ME:  Since you’re an editor, do you turn to others to edit your work or do you do it yourself? And how long does it generally take you to produce a novel, taking into account the first draft, the critique group, the revisions, the beta readers, the edit, and the final revision? Also, do you run your first draft by your critique group as you’re writing it, or do you wait until the first draft is complete to begin getting their feedback on chapters? (Sorry for loading about fie questions into one.)

LU ANN:  I always turn to members of my critique group before I ever even submit a book to an agent or editor. It’s amazing the little things you miss when editing your own book, but it’s even more amazing the big things you miss!

Authors are too close to their own writing. They think they have taken the picture in their head and put it onto the paper, but sometimes it doesn’t work out so well in the translation to the reader’s head. It is vital that you have a good critique group, beta readers, and others who will give you honest feedback. (Amen!!!)

I drafted 50,000 words of CARNY during NaNoWriMo (National novel Writing Month held each November) in 2011, which will give you a ballpark on how long it takes me to write. I’m still working on the critique and I haven’t started the revisions, but that’s because I researched, wrote, and revised the novel TEMPORARY BRIDESMAID (55,000 words) and the non-fiction history, MEN OF DESTINY: ABRAHAM LINCOLN AND THE PROPHET JOSEPH SMITH (48,300 words) in 2012.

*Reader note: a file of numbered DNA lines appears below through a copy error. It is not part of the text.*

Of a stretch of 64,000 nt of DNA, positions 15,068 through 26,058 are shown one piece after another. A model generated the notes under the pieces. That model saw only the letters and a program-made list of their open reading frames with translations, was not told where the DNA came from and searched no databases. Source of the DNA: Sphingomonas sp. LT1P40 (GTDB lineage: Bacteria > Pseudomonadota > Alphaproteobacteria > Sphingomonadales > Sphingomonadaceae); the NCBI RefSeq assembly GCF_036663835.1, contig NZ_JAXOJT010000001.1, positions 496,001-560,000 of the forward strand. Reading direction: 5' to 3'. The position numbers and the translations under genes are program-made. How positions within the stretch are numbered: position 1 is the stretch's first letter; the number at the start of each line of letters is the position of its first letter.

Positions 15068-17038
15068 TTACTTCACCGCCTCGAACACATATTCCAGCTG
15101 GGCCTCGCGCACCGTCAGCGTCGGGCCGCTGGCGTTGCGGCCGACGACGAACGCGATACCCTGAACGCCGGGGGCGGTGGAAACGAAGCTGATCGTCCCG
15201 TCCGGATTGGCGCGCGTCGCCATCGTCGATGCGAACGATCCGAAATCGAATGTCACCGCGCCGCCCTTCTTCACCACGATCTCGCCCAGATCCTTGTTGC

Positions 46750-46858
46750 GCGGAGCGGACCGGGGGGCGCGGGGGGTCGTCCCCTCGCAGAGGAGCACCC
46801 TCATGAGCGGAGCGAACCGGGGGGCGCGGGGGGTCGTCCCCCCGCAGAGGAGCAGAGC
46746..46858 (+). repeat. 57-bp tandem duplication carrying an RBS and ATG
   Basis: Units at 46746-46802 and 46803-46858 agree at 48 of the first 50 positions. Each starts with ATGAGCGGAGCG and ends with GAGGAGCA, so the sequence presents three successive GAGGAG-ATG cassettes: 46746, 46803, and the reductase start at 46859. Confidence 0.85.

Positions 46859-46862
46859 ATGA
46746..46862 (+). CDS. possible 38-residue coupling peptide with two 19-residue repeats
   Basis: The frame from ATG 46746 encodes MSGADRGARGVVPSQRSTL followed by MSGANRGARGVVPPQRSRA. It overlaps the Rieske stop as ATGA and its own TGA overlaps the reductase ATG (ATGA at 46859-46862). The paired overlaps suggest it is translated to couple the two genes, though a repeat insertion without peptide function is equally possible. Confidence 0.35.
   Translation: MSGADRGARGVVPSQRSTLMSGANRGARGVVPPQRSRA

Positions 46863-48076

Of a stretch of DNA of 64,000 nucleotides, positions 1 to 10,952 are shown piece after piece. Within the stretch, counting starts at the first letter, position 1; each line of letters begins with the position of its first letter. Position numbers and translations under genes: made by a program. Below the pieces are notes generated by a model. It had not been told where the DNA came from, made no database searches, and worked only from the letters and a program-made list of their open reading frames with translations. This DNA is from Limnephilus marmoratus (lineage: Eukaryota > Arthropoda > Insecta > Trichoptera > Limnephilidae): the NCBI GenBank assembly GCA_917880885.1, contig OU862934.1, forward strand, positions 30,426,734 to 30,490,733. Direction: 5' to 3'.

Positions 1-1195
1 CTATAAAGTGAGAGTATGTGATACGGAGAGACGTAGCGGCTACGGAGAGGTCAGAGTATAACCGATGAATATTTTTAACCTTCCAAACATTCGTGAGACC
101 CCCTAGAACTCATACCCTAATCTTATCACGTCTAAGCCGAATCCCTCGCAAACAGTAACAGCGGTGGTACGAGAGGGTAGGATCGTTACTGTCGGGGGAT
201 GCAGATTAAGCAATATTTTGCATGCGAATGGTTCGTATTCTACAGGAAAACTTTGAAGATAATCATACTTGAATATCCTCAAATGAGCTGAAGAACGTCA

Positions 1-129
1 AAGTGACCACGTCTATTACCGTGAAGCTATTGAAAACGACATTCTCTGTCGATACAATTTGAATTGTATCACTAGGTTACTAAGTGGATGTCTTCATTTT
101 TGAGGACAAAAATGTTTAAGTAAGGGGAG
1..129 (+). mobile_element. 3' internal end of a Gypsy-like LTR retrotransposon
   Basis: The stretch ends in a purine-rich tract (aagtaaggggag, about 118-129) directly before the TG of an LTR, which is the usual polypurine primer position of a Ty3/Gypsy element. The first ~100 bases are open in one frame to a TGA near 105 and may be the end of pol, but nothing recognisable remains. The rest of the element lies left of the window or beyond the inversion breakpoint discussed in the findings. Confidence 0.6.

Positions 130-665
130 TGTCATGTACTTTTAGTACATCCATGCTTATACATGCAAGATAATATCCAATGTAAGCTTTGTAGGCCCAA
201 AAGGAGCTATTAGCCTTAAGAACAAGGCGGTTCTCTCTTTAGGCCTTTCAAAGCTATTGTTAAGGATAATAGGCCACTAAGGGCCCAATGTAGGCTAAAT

I start taking pages to critique as soon as I need something to take to critique. Sometimes the book is nearly drafted—such as CARNYother times it’s as I’m in the early stages of progress. I have found if I’m not at least 50 pages in though, it becomes too easy to set an unwritten book aside if I haven’t worked out my own ideas as to where it will finish in the end. (Good point.)

ME:  What are you currently working on and how did you get the idea? Also, in this age of digital books, please make the case for keeping an actual personal library. (I understand you have a huge one, so I must have a picture of you in front of it, if possible.)

LU ANN:  As is typical for me, I have many projects underway. I mentioned CARNY, a middle grade novel which started with the true story of my Grandpa Heffner who ran away from an orphanage when he was 12 and joined up with the circus. LIVING IN AN OSMOND WORLD is an extension of a blog series I was running about my experiences with members of the Osmond family, both as a fan and over the years I worked for Alan Osmond Productions. I’m finalizing a companion guide to BOOKS, BOOKS, AND MORE BOOKS: A PARENT AND TEACHER’S GUIDE TO ADOLESCENT LITERATURE, which was my McAuliffe project previously released in eBook. Just today a traditional publisher requested the chance to look at MEN OF DESTINY (How exciting! Congratulations and good luck!), and I’m planning to do one more revision on TEMPORARY BRIDESMAID and send queries to several national publishers for that.